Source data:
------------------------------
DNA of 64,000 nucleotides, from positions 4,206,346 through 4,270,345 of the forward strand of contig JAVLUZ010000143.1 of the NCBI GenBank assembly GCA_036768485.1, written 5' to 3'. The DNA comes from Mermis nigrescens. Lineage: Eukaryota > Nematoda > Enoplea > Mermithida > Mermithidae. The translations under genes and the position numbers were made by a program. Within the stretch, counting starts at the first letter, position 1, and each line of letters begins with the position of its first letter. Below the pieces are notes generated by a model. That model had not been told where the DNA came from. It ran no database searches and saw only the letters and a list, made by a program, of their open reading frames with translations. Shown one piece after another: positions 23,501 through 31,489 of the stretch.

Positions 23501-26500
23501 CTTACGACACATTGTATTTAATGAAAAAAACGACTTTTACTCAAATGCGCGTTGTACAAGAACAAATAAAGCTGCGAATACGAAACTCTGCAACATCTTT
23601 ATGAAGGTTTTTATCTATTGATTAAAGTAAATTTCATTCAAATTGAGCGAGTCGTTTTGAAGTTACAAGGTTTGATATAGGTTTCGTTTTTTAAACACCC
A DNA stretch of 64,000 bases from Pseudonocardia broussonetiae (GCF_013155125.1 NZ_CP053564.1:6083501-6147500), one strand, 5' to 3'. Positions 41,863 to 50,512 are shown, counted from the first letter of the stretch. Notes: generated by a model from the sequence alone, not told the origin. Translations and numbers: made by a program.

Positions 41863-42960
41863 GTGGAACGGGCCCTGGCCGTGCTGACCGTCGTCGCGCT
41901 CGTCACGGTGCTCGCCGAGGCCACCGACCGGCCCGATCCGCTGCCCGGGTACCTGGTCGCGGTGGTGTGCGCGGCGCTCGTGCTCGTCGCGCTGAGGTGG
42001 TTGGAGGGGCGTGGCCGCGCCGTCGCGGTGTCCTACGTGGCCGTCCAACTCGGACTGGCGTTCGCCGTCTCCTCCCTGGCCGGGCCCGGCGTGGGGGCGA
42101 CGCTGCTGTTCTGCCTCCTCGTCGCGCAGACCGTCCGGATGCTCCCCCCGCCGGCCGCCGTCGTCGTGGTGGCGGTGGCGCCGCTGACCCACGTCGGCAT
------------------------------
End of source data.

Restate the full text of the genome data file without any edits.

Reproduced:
DNA of 64,000 nucleotides, from positions 4,206,346 through 4,270,345 of the forward strand of contig JAVLUZ010000143.1 of the NCBI GenBank assembly GCA_036768485.1, written 5' to 3'. The DNA comes from Mermis nigrescens. Lineage: Eukaryota > Nematoda > Enoplea > Mermithida > Mermithidae. The translations under genes and the position numbers were made by a program. Within the stretch, counting starts at the first letter, position 1, and each line of letters begins with the position of its first letter. Below the pieces are notes generated by a model. That model had not been told where the DNA came from. It ran no database searches and saw only the letters and a list, made by a program, of their open reading frames with translations. Shown one piece after another: positions 23,501 through 31,489 of the stretch.

Positions 23501-26500
23501 CTTACGACACATTGTATTTAATGAAAAAAACGACTTTTACTCAAATGCGCGTTGTACAAGAACAAATAAAGCTGCGAATACGAAACTCTGCAACATCTTT
23601 ATGAAGGTTTTTATCTATTGATTAAAGTAAATTTCATTCAAATTGAGCGAGTCGTTTTGAAGTTACAAGGTTTGATATAGGTTTCGTTTTTTAAACACCC
A DNA stretch of 64,000 bases from Pseudonocardia broussonetiae (GCF_013155125.1 NZ_CP053564.1:6083501-6147500), one strand, 5' to 3'. Positions 41,863 to 50,512 are shown, counted from the first letter of the stretch. Notes: generated by a model from the sequence alone, not told the origin. Translations and numbers: made by a program.

Positions 41863-42960
41863 GTGGAACGGGCCCTGGCCGTGCTGACCGTCGTCGCGCT
41901 CGTCACGGTGCTCGCCGAGGCCACCGACCGGCCCGATCCGCTGCCCGGGTACCTGGTCGCGGTGGTGTGCGCGGCGCTCGTGCTCGTCGCGCTGAGGTGG
42001 TTGGAGGGGCGTGGCCGCGCCGTCGCGGTGTCCTACGTGGCCGTCCAACTCGGACTGGCGTTCGCCGTCTCCTCCCTGGCCGGGCCCGGCGTGGGGGCGA
42101 CGCTGCTGTTCTGCCTCCTCGTCGCGCAGACCGTCCGGATGCTCCCCCCGCCGGCCGCCGTCGTCGTGGTGGCGGTGGCGCCGCTGACCCACGTCGGCAT